Toyota is about to be richly rewarded for what seems, in retrospect, to be a corporate no-brainer: combining its expertise in hybrid drivetrains with buyers’ insatiable appetite for small crossover SUVs.
The ★★★ 2016 Toyota RAV4 Limited AWD hybrid fills the gap Ford created when it bewilderingly stopped building the popular hybrid version of its popular Escape compact SUV a few years ago.
It combines the features people love most about SUVs — all-wheel drive and a high seating position — with unrivaled fuel economy.
At 194 horsepower, the hybrid is the most powerful version of the RAV4, one of America’s favorite small SUVs. It has an innovative hybrid system that adds an electrically powered rear axle to what is otherwise essentially a front-wheel-drive RAV4.
RAV4 hybrid prices start at $28,370. All RAV4 hybrids come with a 2.5-liter four-cylinder engine and a pair of electric motors. All-wheel-drive and a continuously variable automatic transmission are standard.
I tested a very-well-equipped, top-of-the-line RAV4 hybrid Limited with navigation, Bluetooth phone and music compatibility, adaptive cruise control, blind-spot alert, JBL audio and more. It stickered at $37,100. All prices exclude destination charges.
At that price, a loaded RAV4 hybrid is among the most expensive — and best-equipped — compact crossovers from a non-luxury brand.
The Environmental Protection Agency rates the RAV4 hybrid at 34 m.p.g. in the city, 31 on the highway and 33 in combined driving.
That’s so much higher than any other compact crossover that it’s hardly worth mentioning their ratings, but I’m feeling mean: They all trail the RAV4 by 6-10 m.p.g. in combined driving. The C-Max hybrid minivan Ford hoped would replace the Escape hybrid rates higher, but it lacks all-wheel-drive (AWD) and the appeal that’s made compact SUVs as popular as lilac blooms in spring.
According to EPA estimates, it would take about nine years for a RAV4 Limited hybrid’s fuel savings to repay its price premium versus the most fuel-efficient, gas-burning competitor, the AWD Hyundai Tucson Limited. The payback falls to less than a year versus the Honda CR-V AWD Touring.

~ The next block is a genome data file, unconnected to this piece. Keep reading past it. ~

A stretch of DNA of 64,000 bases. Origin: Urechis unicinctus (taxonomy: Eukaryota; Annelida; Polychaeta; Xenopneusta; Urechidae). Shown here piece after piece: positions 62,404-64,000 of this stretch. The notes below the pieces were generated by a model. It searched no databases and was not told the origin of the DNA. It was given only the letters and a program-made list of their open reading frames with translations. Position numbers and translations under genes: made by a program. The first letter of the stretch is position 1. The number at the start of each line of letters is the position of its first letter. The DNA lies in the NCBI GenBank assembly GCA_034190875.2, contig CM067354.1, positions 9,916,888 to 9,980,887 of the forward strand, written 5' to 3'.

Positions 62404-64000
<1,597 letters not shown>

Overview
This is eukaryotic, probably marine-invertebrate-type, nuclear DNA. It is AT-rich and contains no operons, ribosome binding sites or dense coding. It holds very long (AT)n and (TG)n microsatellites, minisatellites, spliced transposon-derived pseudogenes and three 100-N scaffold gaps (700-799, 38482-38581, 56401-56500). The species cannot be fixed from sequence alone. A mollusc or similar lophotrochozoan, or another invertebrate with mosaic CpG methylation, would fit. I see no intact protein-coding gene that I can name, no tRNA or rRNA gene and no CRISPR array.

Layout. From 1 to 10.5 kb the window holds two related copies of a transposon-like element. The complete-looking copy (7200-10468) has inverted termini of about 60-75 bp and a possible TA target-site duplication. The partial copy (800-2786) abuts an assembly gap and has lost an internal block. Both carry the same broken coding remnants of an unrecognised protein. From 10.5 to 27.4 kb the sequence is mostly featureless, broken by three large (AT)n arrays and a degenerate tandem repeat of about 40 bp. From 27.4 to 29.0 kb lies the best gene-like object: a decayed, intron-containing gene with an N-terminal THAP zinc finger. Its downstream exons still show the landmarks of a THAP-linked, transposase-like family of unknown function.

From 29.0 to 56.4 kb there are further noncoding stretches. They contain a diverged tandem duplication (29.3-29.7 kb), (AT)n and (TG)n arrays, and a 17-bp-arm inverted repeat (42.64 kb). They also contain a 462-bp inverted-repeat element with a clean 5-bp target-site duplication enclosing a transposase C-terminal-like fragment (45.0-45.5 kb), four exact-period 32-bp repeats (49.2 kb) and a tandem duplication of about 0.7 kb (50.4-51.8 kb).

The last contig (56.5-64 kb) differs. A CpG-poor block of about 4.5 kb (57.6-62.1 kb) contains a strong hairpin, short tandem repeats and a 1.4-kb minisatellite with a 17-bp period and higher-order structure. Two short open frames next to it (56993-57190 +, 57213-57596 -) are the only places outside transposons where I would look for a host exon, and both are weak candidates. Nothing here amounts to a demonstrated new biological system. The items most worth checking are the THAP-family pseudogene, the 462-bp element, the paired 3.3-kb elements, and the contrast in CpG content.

Hybrid and electric vehicle sales are struggling during the oil glut of 2016. When oil prices resume their usual upward trend, the economics will shift in the RAV4 hybrid’s favor.
The RAV4’s electrically driven rear axle is a harbinger of future drivetrains. Unlike earlier AWD hybrids, the rear axle has no physical connection to the engine. The rear wheels are driven solely by electricity when the RAV4 needs power at all four wheels.
It’s the same principle the exotic BMW i8 plug-in hybrid uses. It’ll become more common as automakers turn to compact and efficient electrically powered axles to deliver AWD, performance and high fuel efficiency.
The RAV4 hybrid has plenty of power for comfortable acceleration and highway cruising, but it competes with other SUVs’ gas-sipping models, not pocket rockets like the 245-hp Ford Escape 2.0L Ecoboost. The ride is comfortable. It cushions bumps, but won’t encourage you to embrace high-speed curves. The hybrid can tow 1,750 pounds, 250 more than a gasoline RAV4.
The 2.5-liter gasoline engine generates a surprising amount of noise and vibration. Road noise is quite noticeable at highway speeds.
The cab offers plenty of passenger space. Despite using relatively bulky nickel-metal hydride batteries, the RAV4 hybrid has more cargo space than all its competitors but the CR-V.
The voice-recognition system is fast and accurate, but the touch screen is small and hard to use in a moving vehicle. The arm rest on the center console in the front seat gave a loud “crack” whenever the driver leaned on it.
The RAV4 hybrid’s fuel economy, AWD and practical SUV layout will win it plenty of happy owners, but goofs like a noisy engine and creaky arm rest are surprising in a Toyota.
Article courtesy of: http://www.freep.com/story/money/cars/mark-phelan/2016/05/18/review-2016-toyota-rav4-hybrid-suv-crossover/84474284/?